Blackstone is Retooling its Real Estate Investment Strategy

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It’s Hot AI Summer, and the FOMO is infecting nearly every industry — even if they seem entirely unrelated, like real estate.

For the Blackstone Real Estate Income Trust, or Breit, that means resorts and casinos are out, and data centers are in, according to an analysis published Sunday by the Financial Times.

Virtual Realty

While not entirely a black mark for private-equity king Blackstone, Breit’s massive investment in commercial real estate over the past couple of years already needs retooling. From the start of 2021 through the third quarter of 2022, the fund acquired roughly $60 billion in property, the FT said. Then, amid a widespread downturn and recession fears, the firm limited withdrawal and redemption requests from anxious wealthy investors looking to cash out — even though Blackstone said in a letter that Breit held “virtually no” exposure to the market’s trouble spots, like office space.

To generate liquidity to satisfy redemption requests, Breit completed a series of successful high-profile sell-offs, including its stakes in Las Vegas casinos Mandalay Bay and the MGM Grand, as well as an $800 million sale of a Texas resort and a $2.2 billion sale of a slew of self-storage facilities. In sum, the firm has sold roughly $10 billion in assets since the fall of last year, creating about $2.5 billion in investment gains. Now Blackstone is using some of those gains to gear toward a more future-looking version of real estate investment:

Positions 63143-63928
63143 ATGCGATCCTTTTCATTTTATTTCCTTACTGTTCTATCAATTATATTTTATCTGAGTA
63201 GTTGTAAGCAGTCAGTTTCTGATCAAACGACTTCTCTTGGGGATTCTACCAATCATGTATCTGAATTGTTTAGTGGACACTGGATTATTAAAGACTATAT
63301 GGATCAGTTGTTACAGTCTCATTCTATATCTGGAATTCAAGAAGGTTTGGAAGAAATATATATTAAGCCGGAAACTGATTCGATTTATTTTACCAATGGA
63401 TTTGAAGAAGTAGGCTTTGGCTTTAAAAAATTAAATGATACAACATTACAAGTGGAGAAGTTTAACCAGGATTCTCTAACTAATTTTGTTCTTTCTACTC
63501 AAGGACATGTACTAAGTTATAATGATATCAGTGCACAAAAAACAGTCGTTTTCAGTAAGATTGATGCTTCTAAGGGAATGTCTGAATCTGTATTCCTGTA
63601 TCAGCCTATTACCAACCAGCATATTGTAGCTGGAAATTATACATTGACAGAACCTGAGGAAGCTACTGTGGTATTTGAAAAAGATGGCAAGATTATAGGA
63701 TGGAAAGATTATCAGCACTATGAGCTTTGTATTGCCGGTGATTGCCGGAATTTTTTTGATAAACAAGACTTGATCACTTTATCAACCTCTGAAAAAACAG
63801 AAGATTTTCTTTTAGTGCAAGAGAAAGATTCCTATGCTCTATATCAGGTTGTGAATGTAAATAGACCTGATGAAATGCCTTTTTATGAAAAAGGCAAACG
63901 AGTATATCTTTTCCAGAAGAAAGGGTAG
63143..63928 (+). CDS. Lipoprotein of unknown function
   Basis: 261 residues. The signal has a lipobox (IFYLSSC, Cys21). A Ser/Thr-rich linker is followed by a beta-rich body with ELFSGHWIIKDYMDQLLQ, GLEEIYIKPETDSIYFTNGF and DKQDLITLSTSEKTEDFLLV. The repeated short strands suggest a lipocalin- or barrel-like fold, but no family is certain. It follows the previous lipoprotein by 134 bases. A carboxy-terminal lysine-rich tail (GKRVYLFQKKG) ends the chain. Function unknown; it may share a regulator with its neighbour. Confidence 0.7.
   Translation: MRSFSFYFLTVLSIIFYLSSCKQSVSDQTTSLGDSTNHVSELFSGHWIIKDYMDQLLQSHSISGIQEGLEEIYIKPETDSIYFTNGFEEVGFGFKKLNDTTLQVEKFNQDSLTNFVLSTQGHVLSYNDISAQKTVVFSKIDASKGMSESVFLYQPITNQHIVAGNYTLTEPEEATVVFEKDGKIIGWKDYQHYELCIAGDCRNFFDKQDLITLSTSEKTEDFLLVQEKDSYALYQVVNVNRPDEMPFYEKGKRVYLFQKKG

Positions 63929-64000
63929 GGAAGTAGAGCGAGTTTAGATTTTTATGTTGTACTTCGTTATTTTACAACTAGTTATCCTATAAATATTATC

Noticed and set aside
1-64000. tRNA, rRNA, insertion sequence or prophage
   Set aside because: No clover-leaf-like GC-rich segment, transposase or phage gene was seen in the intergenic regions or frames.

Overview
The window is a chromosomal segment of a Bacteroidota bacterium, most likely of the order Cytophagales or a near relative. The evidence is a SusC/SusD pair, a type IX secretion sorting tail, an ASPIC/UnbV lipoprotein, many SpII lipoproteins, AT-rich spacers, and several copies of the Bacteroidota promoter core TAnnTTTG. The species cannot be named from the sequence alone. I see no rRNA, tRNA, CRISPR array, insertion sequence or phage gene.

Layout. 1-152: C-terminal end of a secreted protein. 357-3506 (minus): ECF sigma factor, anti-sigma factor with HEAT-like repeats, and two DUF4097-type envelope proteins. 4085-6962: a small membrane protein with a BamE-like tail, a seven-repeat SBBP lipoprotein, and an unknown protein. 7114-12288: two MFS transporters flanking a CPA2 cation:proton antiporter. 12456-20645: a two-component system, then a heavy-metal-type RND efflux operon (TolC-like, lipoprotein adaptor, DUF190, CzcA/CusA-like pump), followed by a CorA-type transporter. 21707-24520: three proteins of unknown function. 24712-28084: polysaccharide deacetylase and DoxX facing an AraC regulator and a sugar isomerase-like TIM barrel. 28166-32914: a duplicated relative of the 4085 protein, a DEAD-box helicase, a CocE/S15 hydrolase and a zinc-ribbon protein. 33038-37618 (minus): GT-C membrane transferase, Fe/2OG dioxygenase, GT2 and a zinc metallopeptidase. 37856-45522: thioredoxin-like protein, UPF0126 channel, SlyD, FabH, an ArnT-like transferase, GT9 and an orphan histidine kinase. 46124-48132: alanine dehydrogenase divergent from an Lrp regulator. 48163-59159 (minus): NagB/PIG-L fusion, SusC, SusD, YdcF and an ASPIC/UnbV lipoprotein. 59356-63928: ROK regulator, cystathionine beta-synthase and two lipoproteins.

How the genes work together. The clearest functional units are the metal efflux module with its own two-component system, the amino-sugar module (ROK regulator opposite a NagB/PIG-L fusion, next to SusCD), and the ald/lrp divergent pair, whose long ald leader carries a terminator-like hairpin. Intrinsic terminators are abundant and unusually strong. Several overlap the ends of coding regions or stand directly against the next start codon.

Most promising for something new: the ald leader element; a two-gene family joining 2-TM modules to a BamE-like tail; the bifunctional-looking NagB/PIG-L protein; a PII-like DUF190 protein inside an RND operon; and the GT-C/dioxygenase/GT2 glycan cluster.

• The firm plans to spend up to $8 billion to build new data centers for tech giants, sources told the FT. Its investments will be made via the QTS Realty Trust, a data center-focused trust it acquired for $10 billion in 2021.
  • QTS’s valuation has leaped to around $20 billion and its total leased space has tripled since the acquisition, sources told the FT, and now Blackstone plans to at least double its size again.

“Large technology companies are in the midst of an AI arms race which we believe will be a once-in-a-generation engine for future growth in data centers and is driving tremendous demand on the ground,” Breit recently told investors. The drive to bolster digital infrastructure will foster a roughly $1 trillion data center market in coming years, according to Dell’Oro Group, an independent research firm.

Sovereign Power: While the AI arms race is the driving force of the data center boom, policy decisions, too, are exacerbating demand. Specifically, increased calls for “data sovereignty” — aka, laws dictating that data be stored in the country it is collected from — is fueling data center demand, especially in the data-conscious EU, according to another FT report. Blackstone may be exiting the Vegas casino game, but “What Happens in AI, Stays in AI” just doesn’t have the same ring to it.